The World Is Catching Up

Americans have taken the dominance of the Women's National Team for granted.

The Atlantic’s Franklin Foer reflects on “The End of the U.S. Women’s Soccer Dominance,” concluding that it’s actually a very good thing.

For those not paying attention, the team, which won the first Women’s World Cup in 1991 and has won four of the eight previous iterations and has never finished outside the top three, barely qualified for the knockout round in this tournament (albeit from a ridiculously tough group that featured the two finalists from the 2019 Cup). If they don’t get much better, fast, they’ll lose to Sweden Sunday.

If the U.S. no longer has its mantle, that is because other countries have swiped it. Brazil, England, Spain, and even Colombia have stitched together performances at this World Cup that have exuded old-fashioned American imperiousness. These performances aren’t anomalous. The global women’s game is in the middle of a revolution, whereby its underlying economics are rapidly changing. For generations, American women have flourished because of their country’s unique sporting culture. This tournament, however, has made evident that the virtues of that model are becoming outmoded.

So much of the historic success of the U.S. women’s team is tethered to a noble piece of legislation: Title IX, a 1972 amendment to the Higher Education Act, requiring federally funded universities to treat male and female athletes as equal. This was, indeed, American exceptionalism. The U.S. was one of the few countries that, in nearly every sport, exploited college as a primary pipeline for developing professional athletes regardless of gender. The American university system went on to produce a wide pool of female soccer talent, as it supplied the best coaching in the world at the time. Young women around the globe who wanted to overcome the misogyny of soccer culture in their home country found the best opportunities in places like the University of North Carolina or Stanford.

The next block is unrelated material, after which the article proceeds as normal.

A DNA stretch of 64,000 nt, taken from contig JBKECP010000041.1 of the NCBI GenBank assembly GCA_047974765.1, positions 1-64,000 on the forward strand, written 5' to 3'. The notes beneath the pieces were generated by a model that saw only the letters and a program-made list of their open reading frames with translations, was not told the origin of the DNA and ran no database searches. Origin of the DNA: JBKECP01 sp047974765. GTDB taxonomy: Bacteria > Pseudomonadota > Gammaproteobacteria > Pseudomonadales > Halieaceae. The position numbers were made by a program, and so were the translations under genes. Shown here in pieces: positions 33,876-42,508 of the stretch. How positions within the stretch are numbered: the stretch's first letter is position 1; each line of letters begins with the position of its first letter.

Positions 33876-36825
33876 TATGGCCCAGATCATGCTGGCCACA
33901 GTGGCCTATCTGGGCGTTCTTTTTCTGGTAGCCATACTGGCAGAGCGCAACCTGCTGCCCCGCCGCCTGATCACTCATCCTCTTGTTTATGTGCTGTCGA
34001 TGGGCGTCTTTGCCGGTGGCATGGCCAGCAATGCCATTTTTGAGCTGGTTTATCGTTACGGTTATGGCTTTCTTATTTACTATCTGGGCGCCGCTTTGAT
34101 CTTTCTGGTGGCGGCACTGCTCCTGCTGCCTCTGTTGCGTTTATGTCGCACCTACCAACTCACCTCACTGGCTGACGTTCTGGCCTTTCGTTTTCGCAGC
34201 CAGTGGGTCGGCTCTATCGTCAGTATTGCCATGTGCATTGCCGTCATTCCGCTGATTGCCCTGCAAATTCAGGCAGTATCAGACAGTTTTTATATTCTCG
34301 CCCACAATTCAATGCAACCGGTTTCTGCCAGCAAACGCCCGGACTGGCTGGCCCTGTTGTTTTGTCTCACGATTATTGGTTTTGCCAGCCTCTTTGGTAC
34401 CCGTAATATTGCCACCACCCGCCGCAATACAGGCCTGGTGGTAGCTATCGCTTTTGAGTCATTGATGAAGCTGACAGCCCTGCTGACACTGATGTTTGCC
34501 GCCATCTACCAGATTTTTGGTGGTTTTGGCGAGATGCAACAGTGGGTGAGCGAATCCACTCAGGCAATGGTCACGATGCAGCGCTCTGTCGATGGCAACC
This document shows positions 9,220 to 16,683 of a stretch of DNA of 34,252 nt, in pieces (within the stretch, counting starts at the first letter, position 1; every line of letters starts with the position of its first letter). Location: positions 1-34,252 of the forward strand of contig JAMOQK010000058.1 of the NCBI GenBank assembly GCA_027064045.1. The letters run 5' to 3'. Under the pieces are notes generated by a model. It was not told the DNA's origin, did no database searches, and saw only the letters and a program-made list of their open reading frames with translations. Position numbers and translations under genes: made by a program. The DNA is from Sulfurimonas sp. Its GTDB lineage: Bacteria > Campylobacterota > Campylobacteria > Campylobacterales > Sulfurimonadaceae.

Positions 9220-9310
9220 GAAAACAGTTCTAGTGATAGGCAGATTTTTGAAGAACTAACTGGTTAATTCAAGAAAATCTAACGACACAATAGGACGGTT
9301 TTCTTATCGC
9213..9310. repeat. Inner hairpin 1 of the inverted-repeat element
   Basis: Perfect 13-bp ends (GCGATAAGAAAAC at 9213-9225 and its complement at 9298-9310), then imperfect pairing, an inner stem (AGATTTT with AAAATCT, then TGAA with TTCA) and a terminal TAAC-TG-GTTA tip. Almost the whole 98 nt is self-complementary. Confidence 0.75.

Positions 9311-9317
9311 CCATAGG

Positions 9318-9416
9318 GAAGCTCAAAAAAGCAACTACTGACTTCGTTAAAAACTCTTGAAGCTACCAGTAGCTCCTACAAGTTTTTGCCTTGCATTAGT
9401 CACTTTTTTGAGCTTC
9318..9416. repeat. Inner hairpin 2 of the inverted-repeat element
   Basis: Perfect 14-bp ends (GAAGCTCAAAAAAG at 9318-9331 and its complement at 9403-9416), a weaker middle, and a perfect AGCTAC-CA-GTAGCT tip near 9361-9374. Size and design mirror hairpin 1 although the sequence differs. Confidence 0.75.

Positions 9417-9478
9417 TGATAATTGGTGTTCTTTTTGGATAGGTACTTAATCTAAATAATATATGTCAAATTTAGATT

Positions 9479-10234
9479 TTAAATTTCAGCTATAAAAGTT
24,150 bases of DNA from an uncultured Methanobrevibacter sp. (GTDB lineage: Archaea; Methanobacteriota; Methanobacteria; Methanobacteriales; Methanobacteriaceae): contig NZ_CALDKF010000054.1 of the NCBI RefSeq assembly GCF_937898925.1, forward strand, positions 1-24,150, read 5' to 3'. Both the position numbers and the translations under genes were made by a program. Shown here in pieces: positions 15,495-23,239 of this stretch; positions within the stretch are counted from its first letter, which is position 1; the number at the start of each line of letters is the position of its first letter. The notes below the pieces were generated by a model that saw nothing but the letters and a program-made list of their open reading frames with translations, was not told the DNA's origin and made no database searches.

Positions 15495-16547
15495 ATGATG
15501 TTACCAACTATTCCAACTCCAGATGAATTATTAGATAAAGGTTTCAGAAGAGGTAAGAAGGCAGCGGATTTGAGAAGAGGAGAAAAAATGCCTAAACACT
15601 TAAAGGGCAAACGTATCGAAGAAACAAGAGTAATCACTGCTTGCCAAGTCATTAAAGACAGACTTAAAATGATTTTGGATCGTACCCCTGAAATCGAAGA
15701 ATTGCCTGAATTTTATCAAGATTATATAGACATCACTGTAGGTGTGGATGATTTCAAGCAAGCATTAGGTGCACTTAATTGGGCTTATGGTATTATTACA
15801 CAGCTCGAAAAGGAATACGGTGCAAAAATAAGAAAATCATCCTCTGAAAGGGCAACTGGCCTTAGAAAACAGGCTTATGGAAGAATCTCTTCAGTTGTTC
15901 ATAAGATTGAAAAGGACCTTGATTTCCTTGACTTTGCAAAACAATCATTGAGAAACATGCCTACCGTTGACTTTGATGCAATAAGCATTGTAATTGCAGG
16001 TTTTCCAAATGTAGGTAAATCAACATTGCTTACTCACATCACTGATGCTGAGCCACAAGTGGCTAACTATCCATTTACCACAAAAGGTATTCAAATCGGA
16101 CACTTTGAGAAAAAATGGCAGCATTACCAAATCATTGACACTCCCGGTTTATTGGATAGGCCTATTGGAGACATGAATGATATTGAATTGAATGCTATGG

But, long story short, this advantage hasn’t translated into a women’s professional league with a huge following. The game is wildly more popular just about everywhere else and, while they were slow to grasp that fans would watch women’s soccer, once they did they were able to glom onto the infrastructure and fan bases of the men’s leagues.

In most crucial ways, European women’s squads still receive second-class treatment—women are paid a fraction of what the men are, and they are forced to play on inferior fields—but a growth trajectory is visible. Last year, Barcelona’s and Real Madrid’s women’s teams squared off in front of 91,000 fans. The final of the Women’s Champions League, in the Netherlands, sold out the 34,000-seat stadium. There are rarely moments in the U.S. women’s professional league that can quite match this scale.

The investment in the European game is visible on the pitch too. Players join club-run academies at young ages, where they receive superior coaching—a higher level of technical skills and tactical awareness—to what they’d find in the United States. (The most technically gifted player in this year’s World Cup is the Spanish midfielder Aitana Bonmatí, a product of the Barcelona youth setup.) And the game is not just the province of upper-middle-class families, who, in America, might pay thousands of dollars to youth soccer clubs in the hopes that their kid might win a precious place at an elite university. Perhaps the ultimate acknowledgement of an emerging European superiority is that American clubs have begun edging toward its model. Both the Portland Thorns and the Washington Spirit, in the National Women’s Soccer League, have given contracts to 15-year-old players, bypassing the old collegiate system.